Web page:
Antarctic search for Canadian plane suspended again

Bad weather on Friday forced rescuers to suspend a search in Antarctica for a plane missing with three Canadians aboard, again frustrating plans to try to reach the downed aircraft.

High winds and heavy cloud cover have hampered efforts to find the Twin Otter, which went missing in a remote mountain range on Wednesday while on a supply run from the South Pole to Italy's Antarctic base at Terra Nova Bay.

After the search was temporarily called off due to weather conditions late Thursday, a second Twin Otter left the US McMurdo base Friday morning to try to spot the plane, the Rescue Coordination Centre New Zealand (RCCNZ) said.

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But it said the aircraft had to turn back in the face of 170 kilometres per hour (105 miles per hour) winds, adding: "No further flights will take place until conditions improve."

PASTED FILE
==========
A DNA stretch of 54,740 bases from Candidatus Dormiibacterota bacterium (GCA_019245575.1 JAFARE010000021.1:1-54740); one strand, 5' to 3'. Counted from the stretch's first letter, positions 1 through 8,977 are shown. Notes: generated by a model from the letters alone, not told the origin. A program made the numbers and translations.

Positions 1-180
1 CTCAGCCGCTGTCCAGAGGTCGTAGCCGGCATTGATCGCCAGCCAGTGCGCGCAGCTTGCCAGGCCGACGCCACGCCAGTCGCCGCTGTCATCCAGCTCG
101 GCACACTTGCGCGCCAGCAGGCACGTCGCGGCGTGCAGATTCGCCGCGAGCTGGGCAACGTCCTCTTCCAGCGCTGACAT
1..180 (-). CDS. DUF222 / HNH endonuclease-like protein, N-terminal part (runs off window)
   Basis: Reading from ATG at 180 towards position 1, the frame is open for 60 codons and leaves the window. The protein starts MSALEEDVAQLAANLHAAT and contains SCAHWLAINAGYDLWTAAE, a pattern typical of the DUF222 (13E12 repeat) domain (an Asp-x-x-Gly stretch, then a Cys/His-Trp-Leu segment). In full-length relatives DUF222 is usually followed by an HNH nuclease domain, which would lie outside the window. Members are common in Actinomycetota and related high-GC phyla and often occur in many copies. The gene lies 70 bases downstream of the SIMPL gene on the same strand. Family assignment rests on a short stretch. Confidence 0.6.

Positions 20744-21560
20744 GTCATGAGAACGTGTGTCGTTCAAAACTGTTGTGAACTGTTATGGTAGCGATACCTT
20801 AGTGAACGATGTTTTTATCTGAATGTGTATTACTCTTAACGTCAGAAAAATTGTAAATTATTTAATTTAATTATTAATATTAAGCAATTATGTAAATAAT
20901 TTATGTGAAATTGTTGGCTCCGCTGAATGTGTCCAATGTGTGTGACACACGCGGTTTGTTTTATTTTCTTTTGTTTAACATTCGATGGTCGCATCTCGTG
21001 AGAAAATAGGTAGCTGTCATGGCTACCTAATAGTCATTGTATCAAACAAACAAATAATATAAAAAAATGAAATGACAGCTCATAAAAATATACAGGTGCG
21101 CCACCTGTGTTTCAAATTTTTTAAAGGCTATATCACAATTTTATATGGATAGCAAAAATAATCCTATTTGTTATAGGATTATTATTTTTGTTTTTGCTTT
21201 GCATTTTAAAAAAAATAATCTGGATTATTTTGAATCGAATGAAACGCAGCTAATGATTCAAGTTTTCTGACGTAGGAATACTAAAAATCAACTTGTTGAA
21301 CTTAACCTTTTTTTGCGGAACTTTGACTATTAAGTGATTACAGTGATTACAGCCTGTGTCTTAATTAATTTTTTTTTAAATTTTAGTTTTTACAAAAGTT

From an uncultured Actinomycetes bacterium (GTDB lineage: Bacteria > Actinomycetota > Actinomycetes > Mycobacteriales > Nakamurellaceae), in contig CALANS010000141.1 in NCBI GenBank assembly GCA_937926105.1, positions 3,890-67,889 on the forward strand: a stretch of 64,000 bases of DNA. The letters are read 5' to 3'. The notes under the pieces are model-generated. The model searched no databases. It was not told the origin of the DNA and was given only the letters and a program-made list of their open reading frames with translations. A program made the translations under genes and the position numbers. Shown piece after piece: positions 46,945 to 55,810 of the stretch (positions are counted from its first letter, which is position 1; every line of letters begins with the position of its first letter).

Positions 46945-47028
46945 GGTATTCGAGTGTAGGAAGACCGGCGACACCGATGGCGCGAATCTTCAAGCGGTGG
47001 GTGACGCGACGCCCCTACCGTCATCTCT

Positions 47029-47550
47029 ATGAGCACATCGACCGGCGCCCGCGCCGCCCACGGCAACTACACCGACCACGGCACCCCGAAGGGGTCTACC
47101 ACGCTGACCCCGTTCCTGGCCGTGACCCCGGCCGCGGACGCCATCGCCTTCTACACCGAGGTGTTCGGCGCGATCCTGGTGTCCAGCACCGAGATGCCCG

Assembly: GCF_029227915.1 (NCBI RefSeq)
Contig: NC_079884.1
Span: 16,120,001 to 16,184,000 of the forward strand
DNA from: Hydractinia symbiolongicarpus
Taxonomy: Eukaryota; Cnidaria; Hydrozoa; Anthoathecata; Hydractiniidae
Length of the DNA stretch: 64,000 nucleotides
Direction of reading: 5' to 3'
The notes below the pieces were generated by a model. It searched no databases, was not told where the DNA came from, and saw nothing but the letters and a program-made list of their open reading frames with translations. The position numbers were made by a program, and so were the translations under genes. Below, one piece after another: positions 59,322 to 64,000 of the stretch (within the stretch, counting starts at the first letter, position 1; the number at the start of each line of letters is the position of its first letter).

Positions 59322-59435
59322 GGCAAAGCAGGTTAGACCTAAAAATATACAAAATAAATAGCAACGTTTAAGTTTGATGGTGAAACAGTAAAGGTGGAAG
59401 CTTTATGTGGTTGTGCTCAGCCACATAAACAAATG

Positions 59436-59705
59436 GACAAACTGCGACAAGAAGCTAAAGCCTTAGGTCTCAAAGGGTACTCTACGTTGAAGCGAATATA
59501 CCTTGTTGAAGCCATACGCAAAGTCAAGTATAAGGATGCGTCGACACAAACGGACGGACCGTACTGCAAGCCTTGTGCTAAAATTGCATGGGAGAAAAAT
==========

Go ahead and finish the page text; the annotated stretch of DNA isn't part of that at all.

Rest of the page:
Transmissions from an emergency beacon indicate the plane is located at an altitude of 3,900 metres (13,000 feet) in the Queen Alexandra mountain range, some 700 kilometres (435 miles) from the nearest Antarctic base.

RCCNZ spokesman Mike Roberts said rescuers would try to reach the plane as soon as conditions permitted.

He said the rugged terrain meant sending in a helicopter was the preferred option but mountain rescue experts and medics were also prepared to make a land-based approach if feasible.

"We have two helicopters on standby at the moment... and they will fly in as soon as conditions allow," he told Radio New Zealand.

There has been no contact with the crew since the plane went missing but it was equipped with survival equipment, including mountain tents and supplies sufficient for five days.

The plane belongs to Canada's Kenn Borek Air, a firm based in Calgary that charters aircraft to the US Antarctic programme.

The missing men have not been identified, although New Zealand media have named the captain as Bob Heath, an experienced polar pilot.

The RCCNZ is coordinating the search, with cooperation from US and Italian authorities in Antarctica, because the Queen Alexandra range lies in its rescue zone.

by Dan De Luce © 2013 AFP

Source: AFP
Date: Jan 25, 2013